Date of Award

12-19-2003

Degree Type

Thesis

Degree Name

M.A.

Degree Program

History

Department

History

Major Professor

Bischof, Gunter

Second Advisor

Altman, Ida

Third Advisor

Clark, Michael

Abstract

During the Cold War, the inherent mistrust between the United States and the Soviet Union kept the two superpowers from cooperating even on many projects that might have proven mutually beneficial. Nevertheless, they were willing to work together at least occasionally; two such examples are the neutralizations of Austria (in 1955) and of Laos (in 1962). Despite very different world orders in those two countries at those times, the weaker superpowers in each contest, the Soviets in Austria and the Americans in Laos, took very similar actions. They followed the same three-stage process from the outbreak of the dispute to its negotiated conclusion. This process failed, however, in Vietnam. In trying to explain why neutralization failed so soon after its success, this thesis postulates a number of possible explanations. Ultimately, it was several factors coming to result in the failure of neutralization in Vietnam.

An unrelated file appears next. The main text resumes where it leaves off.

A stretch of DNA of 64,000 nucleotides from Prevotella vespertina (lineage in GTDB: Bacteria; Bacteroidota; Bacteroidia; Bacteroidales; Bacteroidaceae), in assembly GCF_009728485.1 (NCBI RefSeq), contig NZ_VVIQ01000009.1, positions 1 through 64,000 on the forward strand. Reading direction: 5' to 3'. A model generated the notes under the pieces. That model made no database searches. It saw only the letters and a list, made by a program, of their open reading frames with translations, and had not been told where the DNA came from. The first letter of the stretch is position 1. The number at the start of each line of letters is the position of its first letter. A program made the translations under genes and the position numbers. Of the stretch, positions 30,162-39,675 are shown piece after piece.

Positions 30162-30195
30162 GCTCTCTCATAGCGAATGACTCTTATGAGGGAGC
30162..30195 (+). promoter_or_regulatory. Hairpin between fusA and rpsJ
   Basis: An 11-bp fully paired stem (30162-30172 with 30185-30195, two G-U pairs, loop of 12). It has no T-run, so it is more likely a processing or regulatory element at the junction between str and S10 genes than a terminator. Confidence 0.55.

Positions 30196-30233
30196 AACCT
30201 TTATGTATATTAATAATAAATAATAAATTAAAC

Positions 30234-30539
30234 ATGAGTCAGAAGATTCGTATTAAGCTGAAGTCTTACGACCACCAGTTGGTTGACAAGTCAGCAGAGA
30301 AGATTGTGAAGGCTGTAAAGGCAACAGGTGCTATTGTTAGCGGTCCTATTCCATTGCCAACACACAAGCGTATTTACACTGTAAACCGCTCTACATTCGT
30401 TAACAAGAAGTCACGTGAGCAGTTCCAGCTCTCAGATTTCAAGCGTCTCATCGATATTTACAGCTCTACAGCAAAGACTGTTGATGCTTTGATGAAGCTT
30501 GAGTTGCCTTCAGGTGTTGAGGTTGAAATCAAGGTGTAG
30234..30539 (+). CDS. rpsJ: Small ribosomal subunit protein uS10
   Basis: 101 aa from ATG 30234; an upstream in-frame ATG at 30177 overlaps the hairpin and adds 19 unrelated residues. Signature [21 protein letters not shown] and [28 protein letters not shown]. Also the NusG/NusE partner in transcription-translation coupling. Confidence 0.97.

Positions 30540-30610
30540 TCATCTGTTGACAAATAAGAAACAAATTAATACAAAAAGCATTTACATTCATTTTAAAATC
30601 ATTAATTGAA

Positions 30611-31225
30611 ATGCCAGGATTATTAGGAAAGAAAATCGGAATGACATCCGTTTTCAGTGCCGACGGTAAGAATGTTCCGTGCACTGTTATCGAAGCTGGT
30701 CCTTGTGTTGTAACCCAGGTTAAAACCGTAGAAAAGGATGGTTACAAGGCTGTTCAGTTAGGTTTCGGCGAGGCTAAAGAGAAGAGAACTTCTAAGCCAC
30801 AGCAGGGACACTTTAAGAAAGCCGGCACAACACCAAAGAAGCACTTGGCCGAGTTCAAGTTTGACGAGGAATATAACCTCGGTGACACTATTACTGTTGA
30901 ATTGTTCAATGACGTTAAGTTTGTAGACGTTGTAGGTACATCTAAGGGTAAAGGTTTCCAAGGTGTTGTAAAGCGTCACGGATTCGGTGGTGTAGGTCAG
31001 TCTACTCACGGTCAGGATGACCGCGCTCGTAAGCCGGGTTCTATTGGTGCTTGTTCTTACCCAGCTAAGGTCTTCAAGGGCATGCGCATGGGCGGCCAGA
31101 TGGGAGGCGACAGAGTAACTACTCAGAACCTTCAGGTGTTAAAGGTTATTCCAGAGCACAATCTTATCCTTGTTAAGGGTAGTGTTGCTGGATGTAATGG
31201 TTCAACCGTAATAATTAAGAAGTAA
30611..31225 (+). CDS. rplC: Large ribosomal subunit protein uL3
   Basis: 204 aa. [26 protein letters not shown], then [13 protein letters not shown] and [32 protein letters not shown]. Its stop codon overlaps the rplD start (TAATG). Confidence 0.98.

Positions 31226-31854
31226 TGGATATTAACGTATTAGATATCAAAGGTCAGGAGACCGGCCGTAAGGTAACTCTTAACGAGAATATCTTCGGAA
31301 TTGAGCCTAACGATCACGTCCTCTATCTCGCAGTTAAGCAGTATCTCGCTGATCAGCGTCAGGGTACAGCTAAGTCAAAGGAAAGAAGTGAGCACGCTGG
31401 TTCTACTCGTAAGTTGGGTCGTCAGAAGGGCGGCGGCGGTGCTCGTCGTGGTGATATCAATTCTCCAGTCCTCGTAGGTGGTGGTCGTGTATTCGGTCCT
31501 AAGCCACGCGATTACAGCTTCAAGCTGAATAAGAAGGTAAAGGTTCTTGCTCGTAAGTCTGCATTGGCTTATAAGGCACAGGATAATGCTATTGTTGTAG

Rights

The University of New Orleans and its agents retain the non-exclusive license to archive and make accessible this dissertation or thesis in whole or in part in all forms of media, now or hereafter known. The author retains all other ownership rights to the copyright of the thesis or dissertation.

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